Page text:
As Moscow has developed region’s energetic dependency on the Russian oil and gases resources, Beijing is working more and more to develop and consolidate Western Balkans dependency on the Chinese financial resources. It seems that accomplishing such an objective is part of a large strategy that allows China to get political concessions at an international level on sovereignty. The positions of other states related to Taiwan, Hong Kong, Tibet, Xinxiang and South China Sea are extremely important for Beijing, and the Chinese leaders will never tolerate any action coming from a foreign country which could be at odds with China’s official policy. In the Western Balkans, Beijing’s authorities’ policy has the largest support from Serbia, as the Belgrade’s authorities are supporting China’s interests regarding Tibet, as well as the autonomous province Xinxiang. Serbia’s behavior is partially motivated by the fact that China is also supporting Serbia’s policy on not recognizing Kosovo’s independency, but it seems to be more connected by the economic support it is receiving from Beijing.  

Even if the financial and economic connections between China and the Western Balkans countries have significantly intensified starting with 2015, according to the conventional mensuration on direct foreign investments in the region, the statistics are underestimating the involvement of the Chinese state, because, in many of the cases, this involvement is structured more like a funding through debts for the large transports and energy infrastructure projects. An eloquent example to that end is that the Chinese state banks, like Exim Bank, are usually funding 85% from the “New Silk Road” (NSR) / “Belt and Road Initiative” (BRI) projects, and the 15% difference must come from national sources. As consequence, sceptics are afraid that this will lead to Western Balkans states’ debt and to a larger economic and political dependency on China in the future.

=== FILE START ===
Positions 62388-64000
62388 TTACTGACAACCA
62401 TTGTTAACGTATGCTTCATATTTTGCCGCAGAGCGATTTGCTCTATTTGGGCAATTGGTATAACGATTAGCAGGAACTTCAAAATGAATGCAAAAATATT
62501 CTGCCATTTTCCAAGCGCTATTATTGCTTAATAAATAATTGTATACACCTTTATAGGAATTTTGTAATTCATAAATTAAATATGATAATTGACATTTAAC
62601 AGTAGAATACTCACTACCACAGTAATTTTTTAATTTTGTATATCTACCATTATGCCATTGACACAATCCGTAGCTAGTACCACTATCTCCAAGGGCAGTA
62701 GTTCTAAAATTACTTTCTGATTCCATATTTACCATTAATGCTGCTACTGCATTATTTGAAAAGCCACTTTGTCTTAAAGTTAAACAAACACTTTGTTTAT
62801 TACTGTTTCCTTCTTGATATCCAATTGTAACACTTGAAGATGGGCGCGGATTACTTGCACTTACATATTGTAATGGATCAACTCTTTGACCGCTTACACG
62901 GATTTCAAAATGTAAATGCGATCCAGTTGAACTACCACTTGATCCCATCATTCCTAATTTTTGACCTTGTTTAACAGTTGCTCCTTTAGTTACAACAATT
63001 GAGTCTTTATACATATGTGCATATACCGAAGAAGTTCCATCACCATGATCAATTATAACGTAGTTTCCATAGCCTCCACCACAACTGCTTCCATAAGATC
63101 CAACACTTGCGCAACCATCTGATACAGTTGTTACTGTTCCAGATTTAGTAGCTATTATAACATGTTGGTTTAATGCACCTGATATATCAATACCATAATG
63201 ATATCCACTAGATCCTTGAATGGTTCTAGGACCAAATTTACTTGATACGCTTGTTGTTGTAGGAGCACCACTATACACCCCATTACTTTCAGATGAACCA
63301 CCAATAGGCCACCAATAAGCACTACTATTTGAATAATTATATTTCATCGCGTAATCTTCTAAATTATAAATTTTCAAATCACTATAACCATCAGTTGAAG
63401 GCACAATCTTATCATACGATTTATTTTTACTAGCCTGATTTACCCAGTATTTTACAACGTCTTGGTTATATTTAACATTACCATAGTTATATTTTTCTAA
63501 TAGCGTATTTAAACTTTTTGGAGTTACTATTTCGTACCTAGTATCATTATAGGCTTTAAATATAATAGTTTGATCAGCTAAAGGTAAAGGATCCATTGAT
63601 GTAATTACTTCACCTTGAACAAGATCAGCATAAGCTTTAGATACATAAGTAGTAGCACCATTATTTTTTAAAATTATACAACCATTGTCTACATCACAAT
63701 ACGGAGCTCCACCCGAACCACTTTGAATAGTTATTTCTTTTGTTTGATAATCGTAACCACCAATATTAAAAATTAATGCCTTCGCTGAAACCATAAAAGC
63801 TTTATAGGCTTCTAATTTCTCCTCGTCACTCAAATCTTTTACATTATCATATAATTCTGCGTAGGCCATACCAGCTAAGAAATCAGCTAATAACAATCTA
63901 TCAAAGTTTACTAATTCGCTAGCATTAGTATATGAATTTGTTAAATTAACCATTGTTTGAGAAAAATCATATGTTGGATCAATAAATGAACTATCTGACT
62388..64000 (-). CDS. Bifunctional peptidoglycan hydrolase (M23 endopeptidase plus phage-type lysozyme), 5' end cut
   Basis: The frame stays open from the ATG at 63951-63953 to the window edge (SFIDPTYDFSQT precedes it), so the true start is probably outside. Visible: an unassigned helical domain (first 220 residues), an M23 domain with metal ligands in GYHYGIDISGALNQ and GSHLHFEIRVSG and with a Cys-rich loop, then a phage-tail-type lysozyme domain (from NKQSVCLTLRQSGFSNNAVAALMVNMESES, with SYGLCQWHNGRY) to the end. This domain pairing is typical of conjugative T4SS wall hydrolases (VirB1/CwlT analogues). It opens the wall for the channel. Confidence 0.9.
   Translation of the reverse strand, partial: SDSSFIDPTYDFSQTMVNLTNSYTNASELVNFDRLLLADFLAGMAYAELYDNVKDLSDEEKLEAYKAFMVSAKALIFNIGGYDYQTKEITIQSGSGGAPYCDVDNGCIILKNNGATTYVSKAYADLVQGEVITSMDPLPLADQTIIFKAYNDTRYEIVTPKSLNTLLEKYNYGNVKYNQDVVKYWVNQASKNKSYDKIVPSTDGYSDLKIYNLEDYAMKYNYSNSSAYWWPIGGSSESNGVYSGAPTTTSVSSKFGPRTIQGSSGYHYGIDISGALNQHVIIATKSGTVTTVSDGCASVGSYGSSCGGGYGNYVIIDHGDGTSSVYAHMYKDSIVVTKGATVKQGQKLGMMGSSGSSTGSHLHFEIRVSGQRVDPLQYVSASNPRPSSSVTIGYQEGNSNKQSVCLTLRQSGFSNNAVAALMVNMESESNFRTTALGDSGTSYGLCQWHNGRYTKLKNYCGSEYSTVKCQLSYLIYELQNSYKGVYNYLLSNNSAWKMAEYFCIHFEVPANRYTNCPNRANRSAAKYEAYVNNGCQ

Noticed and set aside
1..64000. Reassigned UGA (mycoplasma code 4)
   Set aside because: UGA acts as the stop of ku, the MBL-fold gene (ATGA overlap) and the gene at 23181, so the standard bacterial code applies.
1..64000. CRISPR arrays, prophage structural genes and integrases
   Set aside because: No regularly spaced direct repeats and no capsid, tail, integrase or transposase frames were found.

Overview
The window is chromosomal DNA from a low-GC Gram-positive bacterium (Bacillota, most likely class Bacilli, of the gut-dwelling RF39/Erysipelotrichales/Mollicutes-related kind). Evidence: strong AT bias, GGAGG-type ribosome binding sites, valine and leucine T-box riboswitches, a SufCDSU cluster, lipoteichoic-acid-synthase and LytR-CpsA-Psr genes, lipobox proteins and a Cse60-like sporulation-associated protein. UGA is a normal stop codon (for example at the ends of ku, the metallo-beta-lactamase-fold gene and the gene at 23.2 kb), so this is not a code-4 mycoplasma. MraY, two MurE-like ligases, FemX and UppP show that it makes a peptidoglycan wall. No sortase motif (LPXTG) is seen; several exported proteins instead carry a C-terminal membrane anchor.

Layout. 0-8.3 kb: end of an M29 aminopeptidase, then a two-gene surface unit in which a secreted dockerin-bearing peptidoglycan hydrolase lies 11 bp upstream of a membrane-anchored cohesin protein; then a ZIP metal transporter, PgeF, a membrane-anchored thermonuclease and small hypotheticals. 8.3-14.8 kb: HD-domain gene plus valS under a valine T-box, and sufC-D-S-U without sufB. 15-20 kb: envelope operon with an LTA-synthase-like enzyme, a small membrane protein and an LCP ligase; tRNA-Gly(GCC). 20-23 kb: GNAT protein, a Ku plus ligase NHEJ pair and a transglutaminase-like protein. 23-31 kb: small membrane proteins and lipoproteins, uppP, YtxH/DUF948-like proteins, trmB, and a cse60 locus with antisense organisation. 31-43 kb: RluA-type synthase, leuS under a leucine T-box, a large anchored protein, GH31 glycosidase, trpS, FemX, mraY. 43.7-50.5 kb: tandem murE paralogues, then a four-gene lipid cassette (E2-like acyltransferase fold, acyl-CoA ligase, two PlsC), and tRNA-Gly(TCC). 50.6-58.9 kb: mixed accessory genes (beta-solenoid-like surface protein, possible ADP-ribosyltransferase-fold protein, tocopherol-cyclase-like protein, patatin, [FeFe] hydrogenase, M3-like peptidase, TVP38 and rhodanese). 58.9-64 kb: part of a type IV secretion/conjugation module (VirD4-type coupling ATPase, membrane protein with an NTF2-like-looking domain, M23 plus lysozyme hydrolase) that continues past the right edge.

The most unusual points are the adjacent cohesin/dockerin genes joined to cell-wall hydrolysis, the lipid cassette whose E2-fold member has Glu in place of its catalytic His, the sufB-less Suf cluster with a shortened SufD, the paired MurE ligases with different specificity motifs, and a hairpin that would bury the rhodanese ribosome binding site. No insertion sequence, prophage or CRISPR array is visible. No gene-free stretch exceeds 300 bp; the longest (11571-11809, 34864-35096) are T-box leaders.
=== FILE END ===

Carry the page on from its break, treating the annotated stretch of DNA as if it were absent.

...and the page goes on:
It is already known that the bank sectors from the Western Balkans states are still dominated by foreign capital banks, mainly from Austria, Italy, Germany and France. This is why the Chinese participation on the bank market from Western Balkans states is still limited to the opening of the first branch of Exim Bank in Serbia, in 2016 (the market share is smaller than 1% from all the 2017 bank assets). All in all, the Chinese banks are not currently targeting the financial transactions market, but they are aiming at loaning directly to the governments in the region for investments in infrastructure, highways and railways (Serbia, Montenegro, North Macedonia) or in energy and utilities (BIH and Serbia). Usually, loans from Chinese banks are loans offered based on some conditions mentioned in contracts and on a base rate between 2%-3% for a 20-30 years period.

Meanwhile the conditions imposed in the contract can seem attractive, the effects on the economy are seen as limited, because the Chinese companies are usually using, in the projects they commit to, their own workers and materials, rarely relying on local resources exploitation. A study made on the loans offered between 2013-2015 shows that 70% from the loans had the condition for at least one part of the funds to be used for the acquisition of Chinese equipment and for the use of China labor force.